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[Table 4] demonstrates the odds ratio of in-hospital and 28-day mortality before and after adjustment. Patients presenting with STEMI had a higher risk of in-hospital mortality [odds ratio (OR) (95% confidence interval) 7.37 (6.2, 8.7)] and 28-day mortality [OR 2.3 (2.1, 2.6)] than patients presenting with unstable angina, even after adjustment for potential confounders. Patients presenting with non-STEMI had a higher risk of in-hospital mortality [OR 2.9 (1.8, 5.1)] and 28-day mortality [OR 1.4 (0.97, 1.9)] than patients presenting with unstable angina, even after adjustment for potential confounders.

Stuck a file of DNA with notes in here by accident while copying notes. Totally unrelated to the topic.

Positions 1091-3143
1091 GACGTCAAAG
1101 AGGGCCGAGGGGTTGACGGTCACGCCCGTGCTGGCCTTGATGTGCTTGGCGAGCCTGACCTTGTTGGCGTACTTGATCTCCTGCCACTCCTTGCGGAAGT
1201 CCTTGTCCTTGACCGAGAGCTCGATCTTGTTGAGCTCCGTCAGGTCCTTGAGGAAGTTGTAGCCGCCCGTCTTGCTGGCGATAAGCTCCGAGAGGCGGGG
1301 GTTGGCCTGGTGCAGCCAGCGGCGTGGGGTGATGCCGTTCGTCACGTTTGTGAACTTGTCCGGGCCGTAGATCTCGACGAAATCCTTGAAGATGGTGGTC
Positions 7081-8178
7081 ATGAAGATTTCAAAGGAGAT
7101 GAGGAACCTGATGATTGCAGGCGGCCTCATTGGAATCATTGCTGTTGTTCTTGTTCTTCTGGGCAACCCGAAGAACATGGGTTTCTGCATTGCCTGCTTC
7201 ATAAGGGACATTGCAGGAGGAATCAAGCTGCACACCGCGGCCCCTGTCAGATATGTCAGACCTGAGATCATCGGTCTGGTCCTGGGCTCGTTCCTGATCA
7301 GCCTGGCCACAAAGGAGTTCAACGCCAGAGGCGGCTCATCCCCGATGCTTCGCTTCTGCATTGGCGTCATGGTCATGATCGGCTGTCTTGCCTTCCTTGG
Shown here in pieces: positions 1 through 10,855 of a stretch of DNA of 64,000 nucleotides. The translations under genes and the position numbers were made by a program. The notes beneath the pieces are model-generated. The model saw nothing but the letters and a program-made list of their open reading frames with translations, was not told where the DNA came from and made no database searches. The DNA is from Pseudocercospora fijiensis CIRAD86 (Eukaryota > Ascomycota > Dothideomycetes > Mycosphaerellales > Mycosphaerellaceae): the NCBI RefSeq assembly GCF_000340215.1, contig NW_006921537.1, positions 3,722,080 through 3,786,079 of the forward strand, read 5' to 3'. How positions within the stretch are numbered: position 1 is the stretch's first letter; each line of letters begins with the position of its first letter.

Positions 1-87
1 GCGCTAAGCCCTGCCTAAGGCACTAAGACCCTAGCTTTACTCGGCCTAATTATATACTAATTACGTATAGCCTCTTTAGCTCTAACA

Table 4: Odds ratio of in-hospital and 28-day mortality rate before and after adjustment

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  Discussion Top


This large sample registry revealed the high incidence of ACS in Iranian population with various presentations. The highest portion of unstable angina was remarkable. The early mortality rate in ACS patients, especially in STEMI patients was high and needs more considerations. Patients with ACS were medically treated with a high degree of commitment to Guideline-directed medical therapy in hospitals, but they were discharged with a suboptimal prescription.

Demographics and medical characteristics